It can be hard to get a break from the sounds around us as technology continues to develop. This is a significant issue that should not be overlooked because constant noise can lead to irreversible loss of hearing.
How loud is too loud?
Sound is measured in units called decibels (dB). Noise-induced hearing loss can begin at 75dB when you are exposed to 24 hours of noise, which is about the sound of a busy street. OHSA work noise regulations are based on levels of 85 dB, which causes lasting hearing damage after 8 hours of exposure.
Maximum exposure times fall rapidly from that level. Only one hour of noise is safe at the 94 dB level, while any exposure to 100 dB should not last beyond 15 minutes. Sounds above 120 dB can cause a loss of hearing in seconds, while thresholds above 130 dB cause severe discomfort and immediate, irreversible damage to the ears.
Common origins of damaging noise
While you may not be exposed to too many sounds at 130 dB in your daily life, you probably have some listening habits that could put your hearing in danger. Here are some of the most familiar sources of noise exposure in everyday life:
1. Your commute
Studies show that subway platforms can reach up to 106 dB at its noisiest – when the train comes into the station. According to both the World Health Organization and the Environmental Protection Agency, it only takes thirty seconds of exposure to sounds at that level before noise-induced hearing loss occurs. And once we kill the cells in our ears – called hair cells – they can’t grow again.
And once you get on the train, you ‘re still not necessarily safe. It can be just as loud inside the subway car as on the platform. If you listen to music on the subway cart, you often have to turn it up to hear above the noise, risking further damage to your ears.
2. Your smartphone with earbuds
These days it seems everyone is wearing headphones. People love blasting their favorite music or podcasts while running, riding the train, or working.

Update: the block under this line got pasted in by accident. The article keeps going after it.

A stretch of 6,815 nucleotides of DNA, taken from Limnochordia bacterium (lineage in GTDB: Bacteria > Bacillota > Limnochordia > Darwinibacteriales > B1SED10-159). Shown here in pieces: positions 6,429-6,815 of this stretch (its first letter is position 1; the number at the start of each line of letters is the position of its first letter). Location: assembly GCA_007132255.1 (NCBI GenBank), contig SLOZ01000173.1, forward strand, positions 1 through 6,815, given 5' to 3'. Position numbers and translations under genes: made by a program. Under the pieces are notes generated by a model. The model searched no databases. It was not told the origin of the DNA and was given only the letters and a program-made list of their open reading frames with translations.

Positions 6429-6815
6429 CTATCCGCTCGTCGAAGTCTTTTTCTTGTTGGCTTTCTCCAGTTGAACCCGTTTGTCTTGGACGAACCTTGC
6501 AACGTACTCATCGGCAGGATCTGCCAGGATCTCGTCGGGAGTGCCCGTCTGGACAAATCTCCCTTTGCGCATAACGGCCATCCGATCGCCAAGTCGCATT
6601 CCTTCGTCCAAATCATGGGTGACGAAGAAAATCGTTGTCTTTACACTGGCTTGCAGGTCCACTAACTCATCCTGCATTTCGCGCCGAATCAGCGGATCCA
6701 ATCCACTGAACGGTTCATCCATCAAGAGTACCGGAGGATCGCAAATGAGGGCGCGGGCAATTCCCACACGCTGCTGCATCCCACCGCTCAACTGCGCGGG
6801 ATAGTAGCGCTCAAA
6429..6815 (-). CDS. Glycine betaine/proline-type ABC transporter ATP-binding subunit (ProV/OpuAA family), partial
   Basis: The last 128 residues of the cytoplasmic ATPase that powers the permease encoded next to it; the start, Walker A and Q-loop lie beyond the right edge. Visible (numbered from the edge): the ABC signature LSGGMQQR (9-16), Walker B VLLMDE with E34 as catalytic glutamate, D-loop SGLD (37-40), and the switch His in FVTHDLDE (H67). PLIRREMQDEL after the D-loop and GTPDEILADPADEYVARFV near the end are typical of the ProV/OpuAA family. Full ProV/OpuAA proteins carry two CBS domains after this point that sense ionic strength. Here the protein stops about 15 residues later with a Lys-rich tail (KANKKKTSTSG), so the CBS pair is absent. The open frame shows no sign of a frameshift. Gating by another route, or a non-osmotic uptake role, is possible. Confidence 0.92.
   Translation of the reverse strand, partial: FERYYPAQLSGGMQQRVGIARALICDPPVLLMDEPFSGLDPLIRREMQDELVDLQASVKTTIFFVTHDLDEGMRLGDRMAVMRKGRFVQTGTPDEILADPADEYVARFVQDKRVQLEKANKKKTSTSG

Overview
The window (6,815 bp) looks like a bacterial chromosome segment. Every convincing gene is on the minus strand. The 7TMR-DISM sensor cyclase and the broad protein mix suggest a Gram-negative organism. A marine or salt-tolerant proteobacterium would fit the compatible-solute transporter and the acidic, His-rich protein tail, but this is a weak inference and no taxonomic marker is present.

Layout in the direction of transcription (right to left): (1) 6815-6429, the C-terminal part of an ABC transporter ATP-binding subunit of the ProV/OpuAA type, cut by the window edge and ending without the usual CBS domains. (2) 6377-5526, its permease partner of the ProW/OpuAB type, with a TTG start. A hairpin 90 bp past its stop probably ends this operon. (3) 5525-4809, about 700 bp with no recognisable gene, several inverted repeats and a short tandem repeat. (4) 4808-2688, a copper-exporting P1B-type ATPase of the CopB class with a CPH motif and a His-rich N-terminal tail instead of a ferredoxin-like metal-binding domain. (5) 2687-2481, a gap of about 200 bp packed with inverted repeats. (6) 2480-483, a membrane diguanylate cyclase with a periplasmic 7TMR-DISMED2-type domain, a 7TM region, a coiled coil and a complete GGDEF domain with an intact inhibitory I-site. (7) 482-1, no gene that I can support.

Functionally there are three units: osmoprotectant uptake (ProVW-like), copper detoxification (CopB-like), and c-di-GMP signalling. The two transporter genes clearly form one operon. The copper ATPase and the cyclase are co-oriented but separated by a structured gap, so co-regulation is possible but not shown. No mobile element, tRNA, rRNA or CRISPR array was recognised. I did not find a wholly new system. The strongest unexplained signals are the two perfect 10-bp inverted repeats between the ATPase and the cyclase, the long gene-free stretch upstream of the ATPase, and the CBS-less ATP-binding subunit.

Understanding safe listening practices is essential, so you don’t damage your ears. Be mindful of the amount of time you’re listening to, as well as the volume. It’s a good idea to keep the volume reduced or lowered to 60 percent maximum and to make sure your ears get a rest after an hour of listening. While it can be fun to blast the music into your ears, it is not worth permanently damaging your ears.
3. Your power tools
If you are using power tools in your work or are involved in DIY projects around the house, they can damage your hearing. The Occupational Safety and Health Administration (OSHA) has established appropriate workplace noise levels, but those who use power equipment at home do not know how much harm they are causing.
4. Your night out
A night out in the city, listening to live music can be a night to remember. But it’s important to note that live concerts, especially rock shows, play the sound at levels way above 95dB.
Be sure your earplugs are on your checklist of stuff to carry to the show with you, and don’t be afraid to take music breaks and let your ears relax. When you hear a ringing in your ears, it’s an indicator that your hearing is at risk of permanent damage.
Protect your ears
An essential part of maintaining optimal hearing health is taking small steps to recognize dangerously loud sounds and protect our hearing from them. You can get yourself some custom ear protection, or wear a pair of foam earplugs when exposed to loud noises.
There are different types of protection designed for various activities. Musicians will appreciate how custom earplugs filter out the dangerous volumes while still providing access to the music. Hunters’ earplugs allow people to remain linked with nature’s sounds while shielding themselves from the sound burst associated with firearms.
Seeking Treatment for Hearing Loss
If you think you have a hearing problem, arranging a hearing test is smart so that you can learn about the true nature of your hearing loss. We will help you find the right treatment to get your back to living your life.